A Fraser River coho salmon collected in October by biologist Alexandra Morton

A Fraser River coho salmon collected in October by biologist Alexandra Morton

Salmon inquiry to reopen hearings into virus reports

Fish farms, critics trade shots over initial ISA test results

The Cohen inquiry will hear more evidence in December to weigh reports that a deadly salmon virus has infected multiple species of wild salmon on the B.C. coast.

The commission into the decline of Fraser River sockeye had ended hearings in September and began taking final submissions Friday.

But commission counsel Brian Wallace said the inquiry will reconvene for two more days of testimony in mid-December.

“Testing of samples of Pacific salmon from two areas of the province has indicated the possible presence of the Infectious Salmon Anemia (ISA) virus in several Pacific salmon,” Wallace said.

More results are expected within a month, he said, adding the inquiry has asked for the latest test results and information on the fish.

The first reported detection of ISA in two sockeye smolts sampled along the central coast was disclosed by SFU researcher Rick Routledge in early October, after the inquiry stopped hearing witnesses, including experts on salmon diseases.

Independent biologist and anti-fish farm activist Alexandra Morton said three more salmon taken from lower Fraser tributaries – a chinook, a coho and a chum – also tested positive for ISA virus.

The Canadian Food Inspection Agency (CFIA) is analyzing the samples and has not yet confirmed any of the positive tests.

News of the potential ISA infection has rocked the B.C. salmon industry, raising the spectre stocks here may be hit with an ISA outbreak of the type that have ravaged Chilean and European fish farms.

Fisheries critics fear the virus is loose in the wild and will be able to infect net pen Atlantic salmon farms – if they are not there already – and pose a continuing threat to wild salmon stocks.

“All these fish farms need to close down now,” Morton said, adding ISA becomes more virulent in captive environments like fish farms and hatcheries.

“The only hope is to turn off the source, stop crowding fish together and let this thing burn through the wild Pacific like a forest fire and extinguish itself. That’s it, there is no other option.”

Morton also wants a B.C. lab established to test for ISA and that it be overseen by an international board.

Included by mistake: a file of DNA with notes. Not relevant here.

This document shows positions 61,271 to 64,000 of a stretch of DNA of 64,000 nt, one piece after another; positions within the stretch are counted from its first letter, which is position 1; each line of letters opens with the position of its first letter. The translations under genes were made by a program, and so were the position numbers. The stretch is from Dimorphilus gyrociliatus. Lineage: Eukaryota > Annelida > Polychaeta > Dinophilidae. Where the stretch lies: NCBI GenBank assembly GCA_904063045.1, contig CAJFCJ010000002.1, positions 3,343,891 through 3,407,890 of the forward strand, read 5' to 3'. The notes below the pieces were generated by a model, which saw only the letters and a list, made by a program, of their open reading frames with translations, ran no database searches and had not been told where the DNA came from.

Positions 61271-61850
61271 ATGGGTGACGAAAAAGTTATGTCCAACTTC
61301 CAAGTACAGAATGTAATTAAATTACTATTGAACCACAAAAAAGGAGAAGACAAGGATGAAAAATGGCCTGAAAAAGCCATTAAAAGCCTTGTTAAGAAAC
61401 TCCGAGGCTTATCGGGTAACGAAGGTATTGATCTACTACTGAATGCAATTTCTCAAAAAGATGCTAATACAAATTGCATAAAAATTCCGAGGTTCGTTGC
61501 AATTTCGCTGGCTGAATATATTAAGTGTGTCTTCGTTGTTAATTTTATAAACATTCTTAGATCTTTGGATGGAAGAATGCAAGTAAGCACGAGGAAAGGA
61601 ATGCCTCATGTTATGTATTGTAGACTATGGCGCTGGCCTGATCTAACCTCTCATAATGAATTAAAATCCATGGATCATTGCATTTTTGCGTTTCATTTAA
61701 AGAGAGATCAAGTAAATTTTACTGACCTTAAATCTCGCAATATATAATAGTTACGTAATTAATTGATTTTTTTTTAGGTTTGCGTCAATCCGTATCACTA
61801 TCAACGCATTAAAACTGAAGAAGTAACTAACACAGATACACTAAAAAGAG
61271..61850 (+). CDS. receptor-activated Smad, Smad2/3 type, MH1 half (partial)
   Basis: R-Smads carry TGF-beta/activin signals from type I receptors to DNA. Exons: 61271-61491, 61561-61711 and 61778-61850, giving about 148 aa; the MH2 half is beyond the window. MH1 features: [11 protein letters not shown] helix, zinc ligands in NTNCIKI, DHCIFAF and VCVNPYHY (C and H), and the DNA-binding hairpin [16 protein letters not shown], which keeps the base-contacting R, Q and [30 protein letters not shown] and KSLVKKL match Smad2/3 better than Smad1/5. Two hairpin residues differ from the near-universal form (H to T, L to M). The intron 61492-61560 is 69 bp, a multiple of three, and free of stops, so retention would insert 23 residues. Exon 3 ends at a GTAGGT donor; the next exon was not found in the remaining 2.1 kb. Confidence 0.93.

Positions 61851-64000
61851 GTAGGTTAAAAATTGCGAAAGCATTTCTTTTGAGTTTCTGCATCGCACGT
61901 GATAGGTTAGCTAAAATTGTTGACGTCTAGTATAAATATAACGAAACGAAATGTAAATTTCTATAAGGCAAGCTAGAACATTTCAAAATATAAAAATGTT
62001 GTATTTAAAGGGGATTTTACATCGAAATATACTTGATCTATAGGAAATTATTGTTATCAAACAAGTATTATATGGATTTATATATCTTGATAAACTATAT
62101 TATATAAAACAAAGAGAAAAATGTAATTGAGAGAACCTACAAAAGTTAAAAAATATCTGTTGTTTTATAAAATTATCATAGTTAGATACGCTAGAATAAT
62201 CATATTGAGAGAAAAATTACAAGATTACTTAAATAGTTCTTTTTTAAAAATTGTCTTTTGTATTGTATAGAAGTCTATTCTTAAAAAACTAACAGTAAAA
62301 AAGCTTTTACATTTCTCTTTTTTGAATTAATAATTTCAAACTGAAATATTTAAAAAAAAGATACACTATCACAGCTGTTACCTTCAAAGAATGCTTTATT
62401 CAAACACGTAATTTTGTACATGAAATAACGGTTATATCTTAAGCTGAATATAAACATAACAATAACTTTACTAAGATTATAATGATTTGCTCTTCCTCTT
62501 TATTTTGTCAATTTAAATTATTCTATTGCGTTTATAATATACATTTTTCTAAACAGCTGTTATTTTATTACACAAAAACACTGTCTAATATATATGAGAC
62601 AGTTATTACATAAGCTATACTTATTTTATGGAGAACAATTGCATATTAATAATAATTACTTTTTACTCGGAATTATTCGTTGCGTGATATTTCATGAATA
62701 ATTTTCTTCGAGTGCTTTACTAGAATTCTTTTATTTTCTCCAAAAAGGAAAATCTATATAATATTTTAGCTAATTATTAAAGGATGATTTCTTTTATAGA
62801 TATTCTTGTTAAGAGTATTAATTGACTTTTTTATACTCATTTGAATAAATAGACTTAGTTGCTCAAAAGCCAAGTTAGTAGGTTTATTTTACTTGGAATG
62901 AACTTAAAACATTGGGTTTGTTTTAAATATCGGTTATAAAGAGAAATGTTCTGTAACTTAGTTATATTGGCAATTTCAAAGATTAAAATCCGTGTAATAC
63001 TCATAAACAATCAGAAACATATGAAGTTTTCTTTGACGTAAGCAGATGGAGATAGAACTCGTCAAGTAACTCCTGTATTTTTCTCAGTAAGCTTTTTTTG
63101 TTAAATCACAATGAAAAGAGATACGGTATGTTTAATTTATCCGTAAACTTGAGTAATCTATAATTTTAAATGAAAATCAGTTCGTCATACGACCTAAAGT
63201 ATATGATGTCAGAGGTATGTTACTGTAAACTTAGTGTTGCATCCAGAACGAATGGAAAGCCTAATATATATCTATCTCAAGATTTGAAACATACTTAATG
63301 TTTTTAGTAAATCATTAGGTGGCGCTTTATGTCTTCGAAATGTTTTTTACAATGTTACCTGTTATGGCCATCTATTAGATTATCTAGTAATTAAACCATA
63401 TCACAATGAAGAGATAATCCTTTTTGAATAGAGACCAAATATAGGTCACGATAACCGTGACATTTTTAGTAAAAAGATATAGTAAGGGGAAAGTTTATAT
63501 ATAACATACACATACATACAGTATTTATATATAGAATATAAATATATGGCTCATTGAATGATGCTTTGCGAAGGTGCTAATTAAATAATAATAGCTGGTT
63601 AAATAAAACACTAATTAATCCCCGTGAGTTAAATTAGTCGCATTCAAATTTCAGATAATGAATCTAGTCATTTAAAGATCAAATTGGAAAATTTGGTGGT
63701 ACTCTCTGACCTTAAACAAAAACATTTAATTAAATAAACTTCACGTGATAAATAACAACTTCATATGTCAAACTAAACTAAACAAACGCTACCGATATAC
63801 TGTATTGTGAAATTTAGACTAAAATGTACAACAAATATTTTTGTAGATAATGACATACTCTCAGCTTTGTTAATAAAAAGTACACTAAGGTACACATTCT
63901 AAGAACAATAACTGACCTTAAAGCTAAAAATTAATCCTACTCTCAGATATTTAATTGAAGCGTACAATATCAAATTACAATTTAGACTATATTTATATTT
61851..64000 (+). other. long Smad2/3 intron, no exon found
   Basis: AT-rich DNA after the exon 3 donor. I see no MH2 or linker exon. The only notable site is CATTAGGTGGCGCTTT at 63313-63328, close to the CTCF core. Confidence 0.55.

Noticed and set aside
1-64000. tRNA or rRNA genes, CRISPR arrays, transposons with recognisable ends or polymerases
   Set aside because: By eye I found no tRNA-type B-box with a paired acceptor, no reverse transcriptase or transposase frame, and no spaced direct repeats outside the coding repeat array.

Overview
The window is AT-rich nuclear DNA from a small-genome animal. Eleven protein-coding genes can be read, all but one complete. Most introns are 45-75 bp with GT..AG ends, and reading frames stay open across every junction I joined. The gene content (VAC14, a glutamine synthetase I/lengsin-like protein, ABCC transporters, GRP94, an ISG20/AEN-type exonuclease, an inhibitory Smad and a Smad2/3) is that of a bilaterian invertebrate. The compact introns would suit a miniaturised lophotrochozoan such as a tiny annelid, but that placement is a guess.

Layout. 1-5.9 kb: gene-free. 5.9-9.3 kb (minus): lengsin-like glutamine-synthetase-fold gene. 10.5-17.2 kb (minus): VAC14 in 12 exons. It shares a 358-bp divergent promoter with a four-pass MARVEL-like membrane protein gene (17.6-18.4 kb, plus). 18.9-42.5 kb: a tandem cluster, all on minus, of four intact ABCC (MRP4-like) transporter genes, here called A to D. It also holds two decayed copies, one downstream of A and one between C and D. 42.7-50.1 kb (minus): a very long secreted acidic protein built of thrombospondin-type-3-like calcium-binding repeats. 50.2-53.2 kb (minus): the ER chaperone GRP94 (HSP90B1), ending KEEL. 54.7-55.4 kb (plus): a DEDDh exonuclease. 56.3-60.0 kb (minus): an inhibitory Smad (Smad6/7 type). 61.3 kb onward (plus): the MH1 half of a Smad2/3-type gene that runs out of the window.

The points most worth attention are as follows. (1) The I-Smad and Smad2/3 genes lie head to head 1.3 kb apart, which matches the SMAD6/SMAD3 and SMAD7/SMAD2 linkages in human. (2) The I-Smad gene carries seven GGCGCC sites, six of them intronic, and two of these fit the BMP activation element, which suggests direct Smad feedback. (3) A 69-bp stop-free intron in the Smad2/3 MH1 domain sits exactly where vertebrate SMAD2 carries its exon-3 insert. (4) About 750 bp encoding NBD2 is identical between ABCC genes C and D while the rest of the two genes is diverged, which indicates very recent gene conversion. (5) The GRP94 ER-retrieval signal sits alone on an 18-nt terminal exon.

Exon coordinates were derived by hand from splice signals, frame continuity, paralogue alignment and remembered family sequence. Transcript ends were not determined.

The B.C. Salmon Farmers Association said it has sampled thousands of fish from its members’ farms without finding any ISA.

But critics like Morton don’t trust industry-controlled tests.

And U.S. senators from Washington and Alaska have also called for independent tests, suggesting Canadian officials may be too close to the $400-million aquaculture industry.

Mainstream Canada, an aquaculture firm, said in a statement independent re-testing of the first reported samples has come back inconclusive.

It cited a Norwegian researcher who was unable to replicate the earlier results and cautioned a weak positive result can reflect a different virus with a similar genetic profile.

Mainstream said it’s critical to wait for the CFIA tests to give the final word and accused Morton of “spreading fear and concern without any basis in fact.”

ISA has mainly been a disease of farmed Atlantic salmon and the European strain can kill up to 90 per cent of infected fish.

Some researchers and aquaculture organizations say it may pose less of a threat to wild sockeye.

Just Posted

A young couple walks through the Othello Tunnels just outside of Hope. (Jessica Peters/Black Press)
Hope’s Othello Tunnels fully open to the public

Geological testing proved the area safe enough to open for the first time in more than a year

The Abbotsford International Airshow is back for 2021 with the ‘SkyDrive’ concept.
Abbotsford International Airshow returns for 2021 with ‘SkyDrive’

New format features a drive-in movie type experience, show set for Aug. 6 to 8